The face of the automotive marketplace has changed many times over the decades, but one feature has remained constant: the popularity of pickups and, more recently, their sibling SUVs and CUVs. Unlike certain makes and models of passenger cars, trucks never go out of style. They’re the ideal multipurpose vehicles that are equally functional as daily commuters, jobsite workhorses or recreational trail machines. For sheer versatility, on the road and off, nothing compares to them, and that’s probably why the bestselling vehicle in the United States for more than 40 years running has been a pickup.
The SEMA Show is four action-packed days of conducting business, making connections and seeing the industry’s newest products. It is also a great opportunity for SEMA to provide elected officials with a firsthand look at the automotive specialty aftermarket and the role the industry plays in the communities they represent. Each year, SEMA hosts members of Congress and state lawmakers, providing Show tours that feature visits to home-state exhibitors. The 2019 SEMA Show hosted U.S. Representatives Doug LaMalfa (R-CA), Mike Kelly (R-PA) and Dina Titus (D-NV), along with 18 state lawmakers.
As a retailer, are you doing everything you can to minimize loss from theft? Whether it results from shoplifters, employees or vendors, theft remains a leading cause of “inventory shrinkage” and operational loss among retailers. In fact, according to the National Retail Foundation (NRF), inventory shrinkage cost the U.S. retail industry $46.8 billion in the last year. The NRF further set the average shrink rate for a retail business at 1.33% of sales. That may sound small, but for a retail outfit making $1 million in sales a year, that’s over $13,000 unaccounted for.
Truck and off-road products are aftermarket staples, thanks in particular to resurgent consumer interest in pickups, SUVs and Jeeps, and now CUVs as well. Recent SEMA market research indicates that pickup product sales alone account for a 27% share of the specialty-equipment market. Add SUV product sales, and total market share increases another 13%. Moreover, 47% of pickup consumers and 45% of their SUV counterparts self-identify as true enthusiasts. Little wonder that this past November’s SEMA Show in Las Vegas witnessed the introduction of nearly 500 new truck, SUV and off-road products, not counting wheels and tires. The following pages offer another look at these products as seen in the New Products Showcase.
Custom-car builders from all walks of life entered the 2019 Battle of the Builders (BOTB) competition. While the bulk of the entries came from contestants scattered across the United States, our neighbors up north and down south also provided multiple entries, and some even traveled across the pond to enter the competition. Legends of the industry entered and competed with first-timers looking to make names for themselves. The format remained the same as last year, with winners recognized in four different categories: Hot Rod, Truck/Off-Road, Sport Compact and Young Guns (under 27).
The performance products market—comprised of engine and drivetrain, electrical and ignition, intake and exhaust, cooling, safety and race gear—is one of the largest in the automotive aftermarket, with an estimated $10.63 billion in sales last year, according to the “2019 SEMA Market Report.” That reality was reflected last November at the 2019 SEMA Show’s New Products Showcase, where hundreds of new racing and performance-related products were on display.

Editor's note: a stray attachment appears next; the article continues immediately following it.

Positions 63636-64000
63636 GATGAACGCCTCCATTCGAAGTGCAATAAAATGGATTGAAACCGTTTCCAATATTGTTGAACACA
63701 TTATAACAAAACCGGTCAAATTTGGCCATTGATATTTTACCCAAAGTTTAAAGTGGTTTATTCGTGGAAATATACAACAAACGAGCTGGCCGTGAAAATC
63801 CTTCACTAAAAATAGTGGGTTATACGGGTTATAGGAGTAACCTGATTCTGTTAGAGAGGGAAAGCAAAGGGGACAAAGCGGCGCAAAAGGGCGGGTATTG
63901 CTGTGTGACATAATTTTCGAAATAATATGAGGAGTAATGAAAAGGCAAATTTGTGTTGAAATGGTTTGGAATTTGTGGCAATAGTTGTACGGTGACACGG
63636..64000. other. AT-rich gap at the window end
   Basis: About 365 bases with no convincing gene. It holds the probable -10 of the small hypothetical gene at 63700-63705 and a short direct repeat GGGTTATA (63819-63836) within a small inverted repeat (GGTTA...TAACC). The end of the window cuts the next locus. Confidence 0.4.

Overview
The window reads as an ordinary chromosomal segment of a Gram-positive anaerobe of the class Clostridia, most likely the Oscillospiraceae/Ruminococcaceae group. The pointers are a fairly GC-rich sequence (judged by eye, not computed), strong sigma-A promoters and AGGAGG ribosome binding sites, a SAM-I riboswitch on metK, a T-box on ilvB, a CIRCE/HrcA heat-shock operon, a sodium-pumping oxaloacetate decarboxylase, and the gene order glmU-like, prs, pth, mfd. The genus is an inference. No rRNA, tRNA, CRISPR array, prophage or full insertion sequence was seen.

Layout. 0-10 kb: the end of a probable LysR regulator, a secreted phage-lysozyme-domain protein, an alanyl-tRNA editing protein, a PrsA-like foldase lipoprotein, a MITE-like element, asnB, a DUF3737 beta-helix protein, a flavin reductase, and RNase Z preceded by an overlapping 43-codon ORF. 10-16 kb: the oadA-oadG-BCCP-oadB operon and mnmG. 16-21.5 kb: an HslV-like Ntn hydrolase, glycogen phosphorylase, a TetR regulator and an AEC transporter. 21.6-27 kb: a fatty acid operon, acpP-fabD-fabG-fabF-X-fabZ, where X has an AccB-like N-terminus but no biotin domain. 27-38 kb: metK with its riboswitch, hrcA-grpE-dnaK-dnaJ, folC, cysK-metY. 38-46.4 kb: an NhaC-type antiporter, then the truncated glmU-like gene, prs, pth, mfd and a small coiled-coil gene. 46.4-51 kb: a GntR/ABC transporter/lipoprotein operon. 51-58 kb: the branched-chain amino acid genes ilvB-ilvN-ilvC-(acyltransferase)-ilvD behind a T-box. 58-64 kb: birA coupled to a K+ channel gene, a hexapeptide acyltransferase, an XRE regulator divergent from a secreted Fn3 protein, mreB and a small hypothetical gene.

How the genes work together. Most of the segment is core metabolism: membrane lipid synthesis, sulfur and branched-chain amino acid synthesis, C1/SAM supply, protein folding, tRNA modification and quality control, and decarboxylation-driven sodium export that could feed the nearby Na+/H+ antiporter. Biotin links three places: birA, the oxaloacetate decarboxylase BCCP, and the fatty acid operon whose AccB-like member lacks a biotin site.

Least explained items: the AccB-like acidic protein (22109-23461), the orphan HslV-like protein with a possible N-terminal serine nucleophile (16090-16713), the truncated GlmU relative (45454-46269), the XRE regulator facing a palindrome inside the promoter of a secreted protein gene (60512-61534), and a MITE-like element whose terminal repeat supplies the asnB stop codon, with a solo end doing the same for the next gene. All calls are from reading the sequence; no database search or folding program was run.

One of the more pressing issues confronting today’s small-business shops is finding and attracting young talent. The case for winning over Millennials is obvious. As more industry retailers and shops come to rely on advanced technologies and social-media marketing, the need for employees adept in those areas will only grow. Plus, the industry overall is graying, meaning that the demand for new workers to replace retiring employees will also become more urgent with each passing year.
It’s no secret that the retail environment has changed significantly over the past decade. Automotive specialty-equipment retailers in particular are dealing with new pressure points on a number of fronts. But what are the emerging trends that have industry retailers most concerned? And, more importantly, what tools and best practices are they utilizing to adapt? Those questions are at the forefront of a new SEMA market research report.
TIA is a nonprofit organization, and its mission is to promote tire safety through education and training, to act as the tire industry’s principal advocate in legislative affairs, and to represent the industry at public and industry events such as the SEMA Show. TIA offers training and certification courses in automotive, commercial, earthmover and farm tire service, and more than 150,000 technicians have completed TIA coursework to date.
The SEMA Person of the Year award is among the most prestigious of the honors announced each year at the SEMA Show Industry Awards Banquet. Beyond any personal or professional achievements, the award recognizes an individual who embodies service and dedication to the automotive specialty-equipment industry for the benefit of the entire aftermarket. At the recent ceremonies held Thursday night, November 7, at the Westgate Las Vegas Resort & Casino, the association named Dan Kahn, founder of Kahn Media, its 2019 SEMA Person of the Year.